It is common knowledge that women earn 84% of the average worker. Less common knowledge? Trans women earn 60% of the average worker. Trans men and non-binary people come in at around 70%, while 16% of all trans people make less than $10,000 annually. 

E.C. Pizarro was lucky, and he knew it. He had a BFA in graphic design and had taught himself how to code. As a stealth trans man in a corporate job, he had access to a stable wage and good benefits. “People that do not have experiences in corporate America or with equitable employment don’t realize [these things] are privileges that a lot of people don’t have access to.” 

He wanted to give back and was gearing up to bring more volunteer work into his life by participating in a fraternity for trans men. When he went to a TransTech event and learned about the educational and career resources for trans people who face barriers to entering the workforce, he knew he had found his place. 

At the event he met, Angelica Ross. Yes, that Angelica Ross, of “Pose” and “American Horror Story.”

Before she was Candy, Ross was a self-taught coder. She went from posing for an adult website to doing its back-end coding to teaching her trans siblings how to succeed in tech. 

“Technology was the key to my freedom,” Ross said in an interview with The Plug. “Technology took me from being exploited on someone’s website to building my own websites and to building websites for other people and getting paid to do so.”

Pizarro was impressed and wanted to help. “I went up to Angelica and I was like ‘Hey, I’m a trans man. These are my skills. I’m down to volunteer and do any type of work—the one caveat is that I’m stealth. You can’t tell anybody that I’m trans.’”

For four years, Pizarro helped from mostly behind the scenes, sometimes getting side-eyed since people thought he was a cis man in trans spaces. “I was still stealth as the Director of Social Media and Communications for the National Trans Visibility March in 2019,” Pizarro says, chuckling a little.

But by that point, Ross — who headlined the 2019 march — was overextended trying to balance being a world-famous actress, advocate, and businesswoman. 

She needed someone to step in as executive director of TransTech and looked to the group of dedicated volunteers. Pizarro was elected by his peers to take the reins of the organization.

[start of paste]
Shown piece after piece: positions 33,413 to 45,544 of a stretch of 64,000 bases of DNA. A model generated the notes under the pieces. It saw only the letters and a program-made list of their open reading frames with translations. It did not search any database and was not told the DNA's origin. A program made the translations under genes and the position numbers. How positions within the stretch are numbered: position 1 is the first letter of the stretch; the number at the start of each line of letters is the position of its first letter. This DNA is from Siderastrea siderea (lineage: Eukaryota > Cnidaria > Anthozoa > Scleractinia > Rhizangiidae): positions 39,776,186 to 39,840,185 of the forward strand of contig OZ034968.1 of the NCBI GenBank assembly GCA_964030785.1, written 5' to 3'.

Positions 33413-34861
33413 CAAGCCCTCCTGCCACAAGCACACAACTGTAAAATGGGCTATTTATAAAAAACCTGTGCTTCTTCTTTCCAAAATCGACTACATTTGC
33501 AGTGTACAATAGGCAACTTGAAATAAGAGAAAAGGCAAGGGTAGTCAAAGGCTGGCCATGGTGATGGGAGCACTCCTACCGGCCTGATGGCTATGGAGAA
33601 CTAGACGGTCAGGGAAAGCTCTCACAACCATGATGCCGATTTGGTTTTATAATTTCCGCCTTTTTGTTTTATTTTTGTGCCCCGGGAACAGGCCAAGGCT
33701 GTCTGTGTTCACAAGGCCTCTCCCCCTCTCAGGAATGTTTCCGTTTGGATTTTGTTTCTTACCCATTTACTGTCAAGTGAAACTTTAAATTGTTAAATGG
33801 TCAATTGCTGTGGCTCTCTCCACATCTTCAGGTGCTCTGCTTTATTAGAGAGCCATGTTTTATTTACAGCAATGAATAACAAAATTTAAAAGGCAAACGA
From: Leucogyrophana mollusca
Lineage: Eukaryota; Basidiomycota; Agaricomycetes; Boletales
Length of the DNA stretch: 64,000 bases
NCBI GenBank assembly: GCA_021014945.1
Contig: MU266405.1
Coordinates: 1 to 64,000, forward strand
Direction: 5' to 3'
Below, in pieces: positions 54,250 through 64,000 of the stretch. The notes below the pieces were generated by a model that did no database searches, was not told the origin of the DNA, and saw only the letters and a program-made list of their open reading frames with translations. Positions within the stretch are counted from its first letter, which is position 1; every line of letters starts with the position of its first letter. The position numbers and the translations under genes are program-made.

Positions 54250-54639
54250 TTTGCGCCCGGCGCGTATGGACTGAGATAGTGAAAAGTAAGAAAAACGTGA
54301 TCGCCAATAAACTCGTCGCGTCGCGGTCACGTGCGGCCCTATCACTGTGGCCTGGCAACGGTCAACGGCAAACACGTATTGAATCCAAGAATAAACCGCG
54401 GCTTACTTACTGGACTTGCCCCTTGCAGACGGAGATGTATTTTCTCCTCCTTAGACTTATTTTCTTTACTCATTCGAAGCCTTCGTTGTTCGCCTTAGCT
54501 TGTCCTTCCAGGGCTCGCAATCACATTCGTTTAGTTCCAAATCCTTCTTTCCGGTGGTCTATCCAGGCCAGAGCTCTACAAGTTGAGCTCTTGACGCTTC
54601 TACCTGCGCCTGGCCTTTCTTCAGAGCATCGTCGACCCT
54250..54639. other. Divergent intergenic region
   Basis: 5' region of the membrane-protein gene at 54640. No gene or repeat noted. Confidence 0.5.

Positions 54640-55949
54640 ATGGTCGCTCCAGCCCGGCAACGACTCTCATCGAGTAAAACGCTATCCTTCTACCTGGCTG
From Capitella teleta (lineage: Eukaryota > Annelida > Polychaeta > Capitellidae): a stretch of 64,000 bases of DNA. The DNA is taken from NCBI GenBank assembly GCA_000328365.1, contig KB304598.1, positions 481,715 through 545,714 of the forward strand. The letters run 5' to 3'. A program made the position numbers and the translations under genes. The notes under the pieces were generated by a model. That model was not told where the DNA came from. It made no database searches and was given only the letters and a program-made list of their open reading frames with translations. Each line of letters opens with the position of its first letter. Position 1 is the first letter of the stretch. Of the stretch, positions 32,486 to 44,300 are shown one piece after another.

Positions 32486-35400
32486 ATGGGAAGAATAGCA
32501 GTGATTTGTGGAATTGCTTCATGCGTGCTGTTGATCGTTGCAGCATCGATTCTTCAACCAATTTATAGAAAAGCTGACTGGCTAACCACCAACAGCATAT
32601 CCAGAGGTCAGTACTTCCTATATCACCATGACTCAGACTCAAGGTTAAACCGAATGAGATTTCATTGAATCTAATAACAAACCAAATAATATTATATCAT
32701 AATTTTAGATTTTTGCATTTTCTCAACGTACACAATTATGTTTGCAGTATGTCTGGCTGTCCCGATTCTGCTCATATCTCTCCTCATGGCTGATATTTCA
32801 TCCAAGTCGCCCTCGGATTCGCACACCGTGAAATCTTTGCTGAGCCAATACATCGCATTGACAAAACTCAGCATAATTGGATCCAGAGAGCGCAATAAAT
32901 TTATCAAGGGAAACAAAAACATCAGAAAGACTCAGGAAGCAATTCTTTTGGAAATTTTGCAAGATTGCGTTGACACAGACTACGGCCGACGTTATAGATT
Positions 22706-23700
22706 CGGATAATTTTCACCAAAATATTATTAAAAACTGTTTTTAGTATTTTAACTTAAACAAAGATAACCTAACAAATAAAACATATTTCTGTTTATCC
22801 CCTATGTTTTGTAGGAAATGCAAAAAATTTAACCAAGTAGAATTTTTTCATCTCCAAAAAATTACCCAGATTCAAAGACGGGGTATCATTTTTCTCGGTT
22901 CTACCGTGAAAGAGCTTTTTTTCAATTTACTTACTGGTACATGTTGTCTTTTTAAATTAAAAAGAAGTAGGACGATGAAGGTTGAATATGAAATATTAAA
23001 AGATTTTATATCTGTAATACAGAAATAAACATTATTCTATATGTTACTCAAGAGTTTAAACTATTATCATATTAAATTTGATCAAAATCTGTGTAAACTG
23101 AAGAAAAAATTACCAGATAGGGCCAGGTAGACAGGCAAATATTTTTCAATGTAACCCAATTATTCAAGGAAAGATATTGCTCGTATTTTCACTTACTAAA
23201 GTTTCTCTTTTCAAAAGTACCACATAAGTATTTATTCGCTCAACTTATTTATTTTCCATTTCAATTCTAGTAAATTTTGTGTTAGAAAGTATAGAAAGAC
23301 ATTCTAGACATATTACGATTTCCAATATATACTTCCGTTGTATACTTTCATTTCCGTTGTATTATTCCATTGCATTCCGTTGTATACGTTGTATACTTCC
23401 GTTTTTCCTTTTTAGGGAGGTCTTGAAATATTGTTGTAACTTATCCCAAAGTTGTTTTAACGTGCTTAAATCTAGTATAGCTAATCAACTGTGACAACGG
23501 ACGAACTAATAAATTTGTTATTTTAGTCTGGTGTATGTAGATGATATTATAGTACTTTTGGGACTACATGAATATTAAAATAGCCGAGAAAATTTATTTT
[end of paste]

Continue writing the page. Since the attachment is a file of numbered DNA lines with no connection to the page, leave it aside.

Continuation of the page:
This was a turning point for Pizarro. “I’m very passionate about tech and for me a small sacrifice of being open with my trans experience to liberate other trans people,” he said. “I felt like if that’s something I got to do, then I’m gonna do it.”

And he did it. The infrastructure Ross put together worked: with mentorship, education, community, and networking with trans-accepting employers, trans people were gaining financial security and independence. 

So, Pizarro focused on expanding TransTech as widely as possible. “We have grown exponentially over the last three years,” he says. “When I took over in 2021, we had about 800 members based in the United States. Now we support over 6,700 members across 50 countries.”

TransTech is filling a demonstrated need within specifically the trans community. New research from LGBT Tech found that 68% of transgender adults use the internet to find LGBTQ-friendly employment (compared to 38% of cisgender LGBTQ+ adults). More than 70% of all LGBTQ adults use the Internet to access educational content.

Accessibility is central to the TransTech programming. Despite the growth, everything remains free. “There’s no membership fee. All of our programming is free. All of the certifications and educational resources are free,” Pizarro says. 

They know the financial burden the trans community faces — 29% of trans adults live in poverty. “If we’re asking anyone to up-skill [for a cost] and these are the things they are going through, we are asking them to invest in their future versus their meal today.” 

Pizarro believes that accessibility is more than just making the training free. He wants the community to understand that tech work is something they are innately capable of doing. 

“TransTech was built on the foundation of nontraditional tech. It’s not always coding. It’s graphic design. It’s social media. It’s video editing. It’s anything that uses a piece of technology and nowadays almost everything uses a piece of technology,” says Pizarro.

He emphasizes to participants: “You’re in tech and you don’t even know it,” pointing out how many already utilize tech skills like marketing and monetization with their social media accounts.

Some people involved in the programming are nervous about entering the “tech world” because of headlines about tech layoffs. He makes sure to emphasize that unlike in some other jobs, tech companies often pay generous severance packages, which gives employees “breathing room.” Pizzaro explains that “once you have experience with one tech company, you can go someplace else and make a substantial amount of money as well.” 

While TransTech is designed for the gender-diverse community, the programming is open to everyone Pizarro explains. “We just ask that you don’t be transphobic.” (Or any of the other -phobics too, he says, listing them off.) He also emphasizes that this allows trans members who are not out to comfortably participate. 

Pizarro wants everyone to understand that they don’t just belong in tech, but they make tech better. “Tech is most profitable when you have diverse people building the tech and using the tech,” Pizarro says. “There is an intentional funding as well as support to diversity tech because they understand how that impacts the product.”

He also reminds participants that they have developed transferrable skills in every part of their lives. “I like to tell people if you can manage your life as a trans person in the United States or anywhere you can manage a project.”

Angelica Ross was a self-taught coder before she hit it big with ‘Pose.’ (Washington Blade file photo by Linus Berggren)